The forgotten Internet of Cyber.kdz – The Kernel

In 1998, when I was 9 and on a family vacation, I spent six hours in the San Juan airport with nothing to keep me entertained but a single paperback. I only hazily remember the plot: a team of computer-savvy teens from around the world working together to save the space shuttle from cyberterrorists. I read it four or five times in a row, and though I lost the book years ago, its cover—lime green, with a space shuttle surrounded by various “computery” visuals—was permanently etched into my brain.

I’ve always been fascinated with pop culture ephemera, the countless books and movies that, despite someone pouring their heart into creating them, never quite caught on. I’m also endlessly amused by the ’90s pop culture insistence that everything be “cool” and “radical”—a book about hip, high-tech teens saving NASA from disaster seemed like it would be the perfect snapshot of a time when computers were magical.

And as someone who now makes a living writing on the Internet, I thought re-examining the series could say something about just how much the Internet has changed. If it didn’t, I’d at least patch that infuriating hole in my memory, and maybe remember why my 9-year-old self had fallen so in love with this book.

cyberkdzcover

The only problem was that the series had vanished, and I couldn’t remember any titles. Every now and then I would fruitlessly Google; I thought maybe the series was called “cyber kids,” but otherwise I was lost. After more than a year of searching, some special combination of “cyber, kids, space shuttle, nineties” and God knows what else turned up a Reddit post by another old fan.

The book I remembered was actually called The Great NASA Flu, the third in a six-book series featuring the Cyber.kdz—it was that unique spelling that had doomed all my earlier searches. The Cyber.kdz were six teenagers and a tagalong younger brother; living around the world but connected by the Internet, they fought crimes, from eradicating that NASA-threatening virus to confronting hackers running a grade-tampering scam at school. They even had less computer-related exploits, like thwarting tree poachers on the Amazon, and investigating an art theft at the Louvre.

The Reddit post thread included a link to the official site: Not only is it still up and running, but it’s a time warp to the ’90s. Considering how many sites from the Web’s early days are either gone or modernized, it was the virtual equivalent of discovering a ghost town. Even better, it featured sample book chapters, along with a glossary of the kdz’s slang. From “Frisbee” meaning “CD-ROM” to “Take a drive for a spin” referring to searching a database, the jargon is gloriously ’90s. (Feel free to take the quiz.)

Predictably, the slang sounds hokey today, but looking at the website, I remembered why the books so appealed to me. The stories—written in a mix of chats, emails, journal entries (not blogs; those didn’t exist yet), and regular prose—hold up surprisingly well. (As far as the technical details are concerned, the characters might as well be speaking Shakespearean English: Deeder, the kdz’s Dutch representative, brags about his 200 MHz dual Pentium, a computer that would be incapable of reading this article.) To my 9-year-old self, the kdz were cool. Though it would be a couple of years before I signed up for a gaming forum and started to get Web culture, I liked playing with computers and had seen my dad use the Internet. To someone on the outside looking in, a secret international club of cyberkids who fought crime wasn’t just something awesome that I wanted to do—it was plausible. As mundane as it sounds today, the idea of using email to talk to a friend on the other side of the world was new and exciting. Kids in Holland are into computers, just like me!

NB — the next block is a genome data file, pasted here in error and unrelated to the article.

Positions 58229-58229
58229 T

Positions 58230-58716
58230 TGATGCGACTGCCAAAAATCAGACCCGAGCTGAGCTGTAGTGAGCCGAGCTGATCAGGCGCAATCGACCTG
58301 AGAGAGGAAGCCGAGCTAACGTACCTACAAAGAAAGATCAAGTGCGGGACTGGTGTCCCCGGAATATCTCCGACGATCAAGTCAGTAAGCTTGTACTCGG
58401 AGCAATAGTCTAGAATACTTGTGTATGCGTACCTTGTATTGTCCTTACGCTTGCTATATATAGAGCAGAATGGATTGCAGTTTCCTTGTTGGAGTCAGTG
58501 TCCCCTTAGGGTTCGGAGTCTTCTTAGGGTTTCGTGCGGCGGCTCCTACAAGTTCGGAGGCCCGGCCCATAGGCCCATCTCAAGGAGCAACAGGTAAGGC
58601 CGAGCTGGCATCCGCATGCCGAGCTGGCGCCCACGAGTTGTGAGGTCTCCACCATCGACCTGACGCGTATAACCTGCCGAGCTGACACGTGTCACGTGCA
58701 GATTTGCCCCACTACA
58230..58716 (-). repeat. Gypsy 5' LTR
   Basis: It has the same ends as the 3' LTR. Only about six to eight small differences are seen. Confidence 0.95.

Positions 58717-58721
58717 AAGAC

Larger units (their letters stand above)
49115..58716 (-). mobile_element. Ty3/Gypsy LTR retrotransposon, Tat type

Years later, after the euphoria had worn off, I thought: Who better to offer insight into the cyberkdz than the writer who had briefly made me so enamored of them? I emailed the author, Bruce Balan, but I didn’t expect a response; his sporadically updated personal site looked as timely as the official kdz site, and it had a warning that he often went months without answering emails. But I got a friendly reply within three hours, and with it came a weird sense of glee. I was emailing with the guy who taught me how cool email could be!

A secret international club of cyberkids who fought crime wasn’t just something awesome that I wanted to do—it was plausible.

Balan told me he’d been a programmer, an early technology adopter who moonlighted as a children’s writer, and he’d found himself teaching his fellow writers about computers and encouraging them to get websites to promote their work. With the Cyber.kdz series, he wanted to be the first to write an epistolary email book. At the time, Internet use was still limited to the tech-savvy, but his idea was rooted in everyday tropes he figured kids would identify with. “I was on Compuserve early, and that’s when I started to get the idea for Cyber.kdz,” he says. “The forums were like clubs, and kids love to be in clubs. I started to think about what that would be like in a connected world. I loved the idea about kids connecting from far away.”

Balan wrote his Cyber.kdz proposal in 1994, when pop culture largely portrayed the Internet as a nebulous tool for weirdos and lowlifes. But he thought the Internet would inevitably connect everyone, not just techies. And so, his kdz were more down-to-earth—sure, they battled poachers, crime rings, and terrorists, but they also talked about school and family problems. One of the kdz, Becky, was really into reading, just like me as a kid. And one book dealt with cyberbullying and Becky’s hesitance about sharing her picture online—it’s the kind of plot point that makes the series a weird mix of prescient and silly.

Even the dated slang has a bit of truth to it. The Internet does have its own weird language, so reading Balan’s books is like looking at an alternate vision of the Internet that never quite came to pass. For his part, he just figured that a group of teens needed their own vocabulary. “Anyone in any organization has their own jargon. And kids love slang. I made it all up.” He says he’s not a fan of most Internet slang, and he’s particularly bothered by the ubiquity of “fail”—“especially when it is used on stupid videos where people are actually just having accidents and not failing at anything. A couple of years ago my wife pointed out that I had used the word as slang in Cyber.kdz. I couldn’t help but laugh at myself.”